“I think this diagnosis has helped me to focus on what is most important.”
Brandi is one of those women who is pleasant to speak with from the get-go. Friendly, personable and interesting, she lives with her husband, dog and cat in Springfield, Missouri on a 17-acre plot in the house they built from the ground up. She loves being outdoors and pursues activities like hiking, camping and canoeing.
However, in 2014, Brandi started having several strange symptoms that led her to the diagnosis of Primary Biliary Cholangitis, also known as PBC. “It was an emotional rollercoaster,” she reflects as she thinks about her year plus journey to diagnosis. Her story is inspiring to all, as it highlights the importance of early detection.
Let’s start at the beginning. What first led you to the doctor in 2014?
At first I thought that I was struggling with a thyroid problem, or maybe a virus. I began waking up feeling fatigued and my hair even began to fall out, which is not a commonly found symptom in PBC. I slowly started to not feel like myself. I ended up going to the doctor and was shocked when she said that my blood tests revealed high liver enzymes. Despite my family history, being only 32 at the time, we did not suspect liver disease. A year and a half later, after multiple doctor visits and tests, I was referred to my wonderful gastroenterologist, who accurately diagnosed me with PBC.
What is PBC?
PBC is a rare, progressive autoimmune disease that affects the bile ducts in the liver. It primarily affects women, with the average age at diagnosis being in the mid-to-late 50s.
You mentioned your family history. Tell us more.
My grandmother had PBC and unfortunately passed away before I received my own diagnosis. Since PBC is a rare disease, I was very frustrated that I never had the opportunity to talk with my grandmother about our shared disease.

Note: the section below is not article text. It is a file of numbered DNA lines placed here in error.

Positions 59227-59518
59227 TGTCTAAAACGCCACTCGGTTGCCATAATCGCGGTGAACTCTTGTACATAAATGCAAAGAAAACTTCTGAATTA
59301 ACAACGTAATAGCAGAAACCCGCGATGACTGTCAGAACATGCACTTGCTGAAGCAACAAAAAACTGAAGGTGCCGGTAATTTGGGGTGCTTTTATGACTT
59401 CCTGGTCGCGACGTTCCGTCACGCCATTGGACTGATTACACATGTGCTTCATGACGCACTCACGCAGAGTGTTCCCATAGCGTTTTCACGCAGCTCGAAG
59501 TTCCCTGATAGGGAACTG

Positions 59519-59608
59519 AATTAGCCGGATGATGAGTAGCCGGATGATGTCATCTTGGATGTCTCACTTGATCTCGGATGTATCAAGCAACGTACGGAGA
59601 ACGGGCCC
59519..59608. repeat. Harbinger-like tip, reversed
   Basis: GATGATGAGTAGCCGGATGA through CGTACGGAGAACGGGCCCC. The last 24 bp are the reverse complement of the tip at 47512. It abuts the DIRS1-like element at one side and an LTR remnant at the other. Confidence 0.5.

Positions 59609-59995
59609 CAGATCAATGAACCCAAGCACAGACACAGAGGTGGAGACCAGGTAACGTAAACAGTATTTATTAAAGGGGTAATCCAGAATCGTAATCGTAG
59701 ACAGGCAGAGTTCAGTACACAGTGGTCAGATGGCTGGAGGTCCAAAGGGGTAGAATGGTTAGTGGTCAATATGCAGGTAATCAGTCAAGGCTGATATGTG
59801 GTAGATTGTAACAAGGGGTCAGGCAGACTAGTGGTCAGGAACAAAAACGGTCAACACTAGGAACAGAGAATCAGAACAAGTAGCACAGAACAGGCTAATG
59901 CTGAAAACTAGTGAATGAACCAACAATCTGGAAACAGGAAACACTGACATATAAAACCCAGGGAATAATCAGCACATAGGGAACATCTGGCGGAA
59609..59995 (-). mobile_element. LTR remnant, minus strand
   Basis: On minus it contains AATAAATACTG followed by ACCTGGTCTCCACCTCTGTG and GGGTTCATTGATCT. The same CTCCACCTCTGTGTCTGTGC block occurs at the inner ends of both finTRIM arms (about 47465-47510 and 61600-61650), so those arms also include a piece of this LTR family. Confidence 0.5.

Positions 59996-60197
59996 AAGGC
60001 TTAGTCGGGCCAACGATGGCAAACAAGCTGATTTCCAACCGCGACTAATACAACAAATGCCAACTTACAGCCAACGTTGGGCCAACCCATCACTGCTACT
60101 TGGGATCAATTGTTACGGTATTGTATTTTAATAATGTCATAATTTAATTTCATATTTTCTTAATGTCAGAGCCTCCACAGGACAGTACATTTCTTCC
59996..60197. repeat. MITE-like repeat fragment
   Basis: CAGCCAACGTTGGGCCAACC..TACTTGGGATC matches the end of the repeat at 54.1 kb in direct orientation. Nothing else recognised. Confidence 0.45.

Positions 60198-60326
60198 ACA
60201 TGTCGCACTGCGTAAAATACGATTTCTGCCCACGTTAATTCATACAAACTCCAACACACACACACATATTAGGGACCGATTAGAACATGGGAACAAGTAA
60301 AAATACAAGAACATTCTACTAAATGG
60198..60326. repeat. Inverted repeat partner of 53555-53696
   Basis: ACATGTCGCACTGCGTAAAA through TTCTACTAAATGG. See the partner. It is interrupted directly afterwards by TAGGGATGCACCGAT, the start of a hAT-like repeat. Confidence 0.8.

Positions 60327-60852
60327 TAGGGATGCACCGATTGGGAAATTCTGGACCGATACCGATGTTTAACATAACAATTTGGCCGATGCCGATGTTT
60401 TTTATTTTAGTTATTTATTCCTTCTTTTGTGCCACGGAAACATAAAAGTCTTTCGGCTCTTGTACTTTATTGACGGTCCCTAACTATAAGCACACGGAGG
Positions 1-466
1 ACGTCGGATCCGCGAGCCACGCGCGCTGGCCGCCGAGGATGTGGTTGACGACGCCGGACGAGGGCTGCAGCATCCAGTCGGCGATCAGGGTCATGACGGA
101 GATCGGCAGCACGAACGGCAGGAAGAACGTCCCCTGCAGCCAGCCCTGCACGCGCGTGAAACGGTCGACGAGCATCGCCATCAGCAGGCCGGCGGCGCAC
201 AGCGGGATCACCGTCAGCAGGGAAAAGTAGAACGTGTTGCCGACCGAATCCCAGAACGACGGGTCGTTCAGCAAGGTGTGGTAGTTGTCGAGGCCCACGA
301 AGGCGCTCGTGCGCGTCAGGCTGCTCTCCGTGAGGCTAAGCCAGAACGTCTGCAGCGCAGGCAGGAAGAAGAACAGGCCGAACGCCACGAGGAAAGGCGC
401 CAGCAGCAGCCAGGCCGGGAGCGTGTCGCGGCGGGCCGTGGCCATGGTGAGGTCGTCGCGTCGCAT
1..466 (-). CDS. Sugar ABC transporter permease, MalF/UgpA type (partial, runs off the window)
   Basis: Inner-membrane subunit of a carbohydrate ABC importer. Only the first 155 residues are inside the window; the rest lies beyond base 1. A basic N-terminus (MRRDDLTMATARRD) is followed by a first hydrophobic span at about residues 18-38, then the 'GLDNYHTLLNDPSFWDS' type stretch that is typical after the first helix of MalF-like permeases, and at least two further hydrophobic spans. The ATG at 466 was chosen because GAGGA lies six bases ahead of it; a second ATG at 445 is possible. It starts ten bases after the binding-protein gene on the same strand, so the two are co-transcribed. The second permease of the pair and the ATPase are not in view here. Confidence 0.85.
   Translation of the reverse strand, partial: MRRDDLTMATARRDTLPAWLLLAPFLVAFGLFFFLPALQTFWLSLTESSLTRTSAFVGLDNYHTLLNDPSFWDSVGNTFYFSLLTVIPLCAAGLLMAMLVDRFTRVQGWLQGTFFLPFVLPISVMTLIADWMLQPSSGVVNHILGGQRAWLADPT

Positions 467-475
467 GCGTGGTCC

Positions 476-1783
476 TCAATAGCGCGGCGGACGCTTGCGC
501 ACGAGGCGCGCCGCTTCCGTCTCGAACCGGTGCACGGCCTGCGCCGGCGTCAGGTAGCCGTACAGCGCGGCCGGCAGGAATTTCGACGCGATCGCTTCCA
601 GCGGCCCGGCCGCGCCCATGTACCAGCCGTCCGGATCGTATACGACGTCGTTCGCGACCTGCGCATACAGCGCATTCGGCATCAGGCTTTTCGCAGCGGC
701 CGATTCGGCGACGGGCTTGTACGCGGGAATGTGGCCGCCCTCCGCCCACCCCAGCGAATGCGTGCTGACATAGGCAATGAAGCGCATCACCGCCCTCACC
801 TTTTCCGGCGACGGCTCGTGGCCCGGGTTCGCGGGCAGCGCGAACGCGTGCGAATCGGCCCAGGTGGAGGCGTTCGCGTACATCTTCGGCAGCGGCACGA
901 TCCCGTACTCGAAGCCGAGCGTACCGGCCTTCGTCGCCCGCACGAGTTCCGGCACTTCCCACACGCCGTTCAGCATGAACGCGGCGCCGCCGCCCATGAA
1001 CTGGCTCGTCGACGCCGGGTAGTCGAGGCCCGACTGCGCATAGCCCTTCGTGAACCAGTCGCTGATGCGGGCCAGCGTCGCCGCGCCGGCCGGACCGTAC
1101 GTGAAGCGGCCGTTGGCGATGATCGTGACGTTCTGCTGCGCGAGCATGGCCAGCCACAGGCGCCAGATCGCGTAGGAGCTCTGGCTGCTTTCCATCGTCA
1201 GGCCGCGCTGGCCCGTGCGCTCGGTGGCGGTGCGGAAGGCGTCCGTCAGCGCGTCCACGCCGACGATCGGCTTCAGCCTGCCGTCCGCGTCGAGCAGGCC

Brandi holding photographs of her Grandmother.
From what you know, how was your journey different for you and your grandmother?
My grandmother did not have the same options and resources available to her that we do today. When she was alive, she didn’t have access to helpful online resources, like www.LivingWithPBC.com or www.MyPBCCoach.com, that provide information about PBC and feature stories of women living with it. Treatment was also limited up until a couple of years ago. But now, the PBC community has two FDA-approved medications that they can discuss with their doctors.
What was the first thing you did once you received the news of your diagnosis?
The first thing I did was call my husband and parents. There was a grieving process and a great deal of fear because I didn’t know what this meant for my life. I jumped online and started doing research, but unfortunately felt lost because I wasn’t sure what was accurate and what was not.
The next thing I did was connect with support groups. This was a turning point for me because it was the first time that I met others who had the disease and felt empowered with accurate information to face my future. After talking to women with similar struggles, I knew that I wanted to help other PBC patients feel as empowered as I do now. That is why I am passionate about sharing my story! Currently, I am trying to inspire PBC patients through my participation in this photography project called LiveHer.